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The Clive Woodward verdict on Borthwick's first England squad

By Liam Heagney
(Photo by Adam Davy/PA Images via Getty Images)

It has been such a busy rugby week that we have only finally gotten around now to what Clive Woodward made of the first England squad named by Steve Borthwick. It was Monday morning at Twickenham when the new head coach announced the squad of 36 that will assemble at Pennyhill Park from next Monday for a five-day training camp, and it was the following day when 2003 World Cup winner Woodward shared his thoughts in his latest Sportsmail column.

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His reaction? Believing that the England play had become far too slow in recent times, Woodward was thrilled that Borthwick included players with pace that Jones would allegedly have never picked. The ex-national team coach also gave his seal of approval for the recall of veteran prop Dan Cole more than three years after he was last capped, while he also applauded the confirmation of Owen Farrell as team skipper.

There was even a word about Jones being appointed as the Australia coach, Woodward warning that if the Wallabies knock England out of the World Cup later this year that the blame will fall at the door of RFU CEO Bill Sweeney.

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First, though, the issue of speed. “This first squad selection of England’s new era under Steve Borthwick proves not only that he wants to pick a team with pace, but also promises a stark contrast to the Eddie Jones era,” began Woodward.

“Jones would never have named the likes of Ollie Hassell-Collins and Ben Earl for the Six Nations, as Borthwick did. Under the Australian, England became far too slow from one to 15. To win a World Cup, England can’t rely on brute power alone. They are not South Africa. There must be a speed and dynamism to the players who are selected.

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“England’s overall approach and gameplan needed to change radically, which is why I’m so pleased by Borthwick’s selection. It is very positive… It means I’m hugely excited about the Calcutta Cup clash with Scotland in the first round of the Six Nations. That would not have been the case if Jones had still been in charge.”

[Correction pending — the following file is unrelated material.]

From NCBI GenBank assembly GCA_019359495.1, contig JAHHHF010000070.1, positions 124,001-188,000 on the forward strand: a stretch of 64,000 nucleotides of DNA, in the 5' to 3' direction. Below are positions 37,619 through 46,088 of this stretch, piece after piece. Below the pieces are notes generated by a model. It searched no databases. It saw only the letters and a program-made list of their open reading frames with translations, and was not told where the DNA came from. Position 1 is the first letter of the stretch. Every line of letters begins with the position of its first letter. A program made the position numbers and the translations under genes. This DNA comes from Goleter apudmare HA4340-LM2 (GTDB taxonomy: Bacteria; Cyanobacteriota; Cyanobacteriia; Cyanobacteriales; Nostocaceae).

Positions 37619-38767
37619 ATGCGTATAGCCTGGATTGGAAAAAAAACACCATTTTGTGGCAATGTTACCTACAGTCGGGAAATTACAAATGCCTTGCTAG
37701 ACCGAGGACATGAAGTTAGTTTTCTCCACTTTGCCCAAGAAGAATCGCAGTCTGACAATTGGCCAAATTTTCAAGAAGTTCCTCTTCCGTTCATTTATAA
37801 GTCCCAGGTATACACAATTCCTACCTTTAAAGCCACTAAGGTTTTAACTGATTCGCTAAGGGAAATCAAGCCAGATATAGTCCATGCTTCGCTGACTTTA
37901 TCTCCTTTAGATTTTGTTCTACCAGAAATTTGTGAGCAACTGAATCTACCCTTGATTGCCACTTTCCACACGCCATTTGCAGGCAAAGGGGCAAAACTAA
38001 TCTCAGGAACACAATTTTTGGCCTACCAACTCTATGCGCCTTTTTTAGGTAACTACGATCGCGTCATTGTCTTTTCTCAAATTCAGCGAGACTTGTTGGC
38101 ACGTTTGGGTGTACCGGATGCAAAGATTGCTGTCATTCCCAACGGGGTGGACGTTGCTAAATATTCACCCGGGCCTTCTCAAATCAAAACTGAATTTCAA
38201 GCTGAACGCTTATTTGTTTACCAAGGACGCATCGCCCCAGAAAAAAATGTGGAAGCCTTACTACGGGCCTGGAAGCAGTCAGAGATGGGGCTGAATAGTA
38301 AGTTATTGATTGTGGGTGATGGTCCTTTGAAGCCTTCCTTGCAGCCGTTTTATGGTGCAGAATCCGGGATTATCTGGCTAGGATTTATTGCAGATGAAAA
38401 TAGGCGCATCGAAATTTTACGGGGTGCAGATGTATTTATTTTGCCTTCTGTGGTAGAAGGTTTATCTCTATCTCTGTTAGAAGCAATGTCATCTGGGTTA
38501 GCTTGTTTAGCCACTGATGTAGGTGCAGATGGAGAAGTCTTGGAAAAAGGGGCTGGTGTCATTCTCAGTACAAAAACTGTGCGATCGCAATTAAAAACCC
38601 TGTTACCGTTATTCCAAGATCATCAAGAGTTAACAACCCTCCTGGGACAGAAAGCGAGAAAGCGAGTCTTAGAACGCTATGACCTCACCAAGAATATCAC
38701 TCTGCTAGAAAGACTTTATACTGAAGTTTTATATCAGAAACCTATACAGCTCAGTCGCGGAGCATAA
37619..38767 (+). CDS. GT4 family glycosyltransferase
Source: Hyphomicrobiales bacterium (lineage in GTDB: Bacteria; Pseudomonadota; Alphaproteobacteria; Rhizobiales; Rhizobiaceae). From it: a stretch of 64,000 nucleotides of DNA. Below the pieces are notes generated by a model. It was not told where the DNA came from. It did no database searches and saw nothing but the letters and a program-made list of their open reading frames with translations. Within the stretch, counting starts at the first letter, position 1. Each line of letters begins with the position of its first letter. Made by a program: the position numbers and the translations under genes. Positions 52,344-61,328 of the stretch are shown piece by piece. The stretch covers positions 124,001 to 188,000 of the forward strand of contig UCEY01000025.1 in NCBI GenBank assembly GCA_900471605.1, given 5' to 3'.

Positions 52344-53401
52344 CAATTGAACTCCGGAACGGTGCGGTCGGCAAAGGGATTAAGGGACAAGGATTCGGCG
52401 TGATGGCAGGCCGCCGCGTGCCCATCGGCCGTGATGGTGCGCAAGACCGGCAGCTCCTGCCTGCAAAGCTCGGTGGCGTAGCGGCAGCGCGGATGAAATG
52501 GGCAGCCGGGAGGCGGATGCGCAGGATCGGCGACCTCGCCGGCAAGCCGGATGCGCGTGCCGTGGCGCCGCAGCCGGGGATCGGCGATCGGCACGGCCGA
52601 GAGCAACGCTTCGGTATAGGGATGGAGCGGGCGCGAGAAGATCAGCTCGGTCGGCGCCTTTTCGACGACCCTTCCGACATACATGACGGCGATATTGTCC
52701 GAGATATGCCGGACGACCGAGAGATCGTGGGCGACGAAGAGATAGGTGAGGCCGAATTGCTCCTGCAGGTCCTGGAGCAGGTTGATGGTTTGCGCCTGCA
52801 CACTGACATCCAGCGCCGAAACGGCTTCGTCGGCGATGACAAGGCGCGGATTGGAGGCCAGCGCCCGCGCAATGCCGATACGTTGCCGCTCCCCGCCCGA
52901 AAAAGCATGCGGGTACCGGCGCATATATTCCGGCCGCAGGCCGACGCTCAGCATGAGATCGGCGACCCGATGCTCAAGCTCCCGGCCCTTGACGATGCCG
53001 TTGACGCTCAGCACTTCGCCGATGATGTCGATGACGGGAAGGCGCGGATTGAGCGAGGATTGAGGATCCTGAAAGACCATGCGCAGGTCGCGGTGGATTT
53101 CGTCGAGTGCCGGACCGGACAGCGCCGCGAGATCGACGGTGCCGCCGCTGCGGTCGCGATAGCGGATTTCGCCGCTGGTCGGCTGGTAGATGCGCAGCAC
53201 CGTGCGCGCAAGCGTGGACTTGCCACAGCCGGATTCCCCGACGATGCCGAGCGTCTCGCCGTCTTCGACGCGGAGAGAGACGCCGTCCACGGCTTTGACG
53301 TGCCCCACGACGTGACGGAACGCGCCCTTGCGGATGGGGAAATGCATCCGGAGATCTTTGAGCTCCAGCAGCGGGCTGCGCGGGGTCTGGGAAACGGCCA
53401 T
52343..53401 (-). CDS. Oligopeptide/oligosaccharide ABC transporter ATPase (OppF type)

Referenced the Cole recall, he said: “I don’t mind that at all. It shows age is no barrier and that form is rewarded.” Then came his affirmation of skipper Farrell. “Borthwick’s decision to make Owen Farrell captain is the right one and I would absolutely have him starting at No10 during the Six Nations. He must begin the Scotland game there.”

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That said, there was criticism of the disciplinary process that enabled Farrell to scratch the final week of his current ban by successfully attending tackle school. “Rugby’s disciplinary process is making the game look ridiculous… Rugby needs to find real clarity and get away from the idea that bans can be reduced by taking a tackling course, admitting guilt, or having good previous behaviour. It’s embarrassing.”

The final word went on Jones and the Wallabies. “Australia have made a seriously big call by going back to Jones. The decision made me smile because Jones’ return to the international arena does add extra spice to what is already a huge World Cup year.

“England were right to get rid of Jones, but if he comes back to haunt them then big questions will still be asked of the RFU and chief executive Bill Sweeney. There will be finger-pointing if England get knocked out of the tournament by Jones’ Australia. If that happens, Sweeney would be very exposed.”

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Flankly 2 hours ago
The AI advantage: How the next two Rugby World Cups will be won

If rugby wants to remain interesting in the AI era then it will need to work on changing the rules. AI will reduce the tactical advantage of smart game plans, will neutralize primary attacking weapons, and will move rugby from a being a game of inches to a game of millimetres. It will be about sheer athleticism and technique,about avoiding mistakes, and about referees. Many fans will find that boring. The answer is to add creative degrees of freedom to the game. The 50-22 is an example. But we can have fun inventing others, like the right to add more players for X minutes per game, or the equivalent of the 2-point conversion in American football, the ability to call a 12-player scrum, etc. Not saying these are great ideas, but making the point that the more of these alternatives you allow, the less AI will be able to lock down high-probability strategies. This is not because AI does not have the compute power, but because it has more choices and has less data, or less-specific data. That will take time and debate, but big, positive and immediate impact could be in the area of ref/TMO assistance. The technology is easily good enough today to detect forward passes, not-straight lineouts, offside at breakdown/scrum/lineout, obstruction, early/late tackles, and a lot of other things. WR should be ultra aggressive in doing this, as it will really help in an area in which the game is really struggling. In the long run there needs to be substantial creativity applied to the rules. Without that AI (along with all of the pro innovations) will turn rugby into a bash fest.

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